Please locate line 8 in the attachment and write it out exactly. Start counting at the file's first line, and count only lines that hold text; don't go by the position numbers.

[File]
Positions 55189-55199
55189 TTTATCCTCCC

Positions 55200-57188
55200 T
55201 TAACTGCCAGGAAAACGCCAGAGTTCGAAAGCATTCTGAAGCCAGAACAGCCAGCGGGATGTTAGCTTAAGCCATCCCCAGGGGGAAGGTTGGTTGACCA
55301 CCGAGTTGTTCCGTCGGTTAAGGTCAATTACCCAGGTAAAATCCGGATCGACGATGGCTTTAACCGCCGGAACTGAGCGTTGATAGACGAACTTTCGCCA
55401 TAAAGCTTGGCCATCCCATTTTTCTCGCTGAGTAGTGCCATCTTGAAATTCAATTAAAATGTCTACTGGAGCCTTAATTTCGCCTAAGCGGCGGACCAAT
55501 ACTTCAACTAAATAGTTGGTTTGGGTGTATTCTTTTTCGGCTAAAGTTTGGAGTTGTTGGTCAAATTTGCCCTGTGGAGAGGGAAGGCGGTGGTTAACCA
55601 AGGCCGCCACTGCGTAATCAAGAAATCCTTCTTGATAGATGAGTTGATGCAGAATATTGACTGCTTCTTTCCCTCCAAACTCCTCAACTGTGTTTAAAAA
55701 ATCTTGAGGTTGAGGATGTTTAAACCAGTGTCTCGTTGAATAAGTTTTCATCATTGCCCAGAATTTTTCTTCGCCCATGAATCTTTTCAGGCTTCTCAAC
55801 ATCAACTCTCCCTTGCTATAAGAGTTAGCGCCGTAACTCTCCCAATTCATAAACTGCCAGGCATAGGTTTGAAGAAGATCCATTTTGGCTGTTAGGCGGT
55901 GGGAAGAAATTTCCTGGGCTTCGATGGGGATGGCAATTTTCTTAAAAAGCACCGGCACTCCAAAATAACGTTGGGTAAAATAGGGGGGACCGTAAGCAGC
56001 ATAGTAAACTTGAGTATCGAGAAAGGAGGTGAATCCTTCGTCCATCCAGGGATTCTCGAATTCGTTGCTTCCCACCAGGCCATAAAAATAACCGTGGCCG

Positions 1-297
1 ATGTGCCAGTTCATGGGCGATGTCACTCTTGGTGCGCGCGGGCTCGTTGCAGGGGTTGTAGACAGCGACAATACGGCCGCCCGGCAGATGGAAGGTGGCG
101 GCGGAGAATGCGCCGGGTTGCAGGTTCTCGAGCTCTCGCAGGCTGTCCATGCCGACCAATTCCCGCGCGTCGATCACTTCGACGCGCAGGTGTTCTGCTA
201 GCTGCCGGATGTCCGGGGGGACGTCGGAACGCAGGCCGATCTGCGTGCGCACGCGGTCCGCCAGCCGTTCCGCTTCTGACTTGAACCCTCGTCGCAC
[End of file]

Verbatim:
55501 ACTTCAACTAAATAGTTGGTTTGGGTGTATTCTTTTTCGGCTAAAGTTTGGAGTTGTTGGTCAAATTTGCCCTGTGGAGAGGGAAGGCGGTGGTTAACCA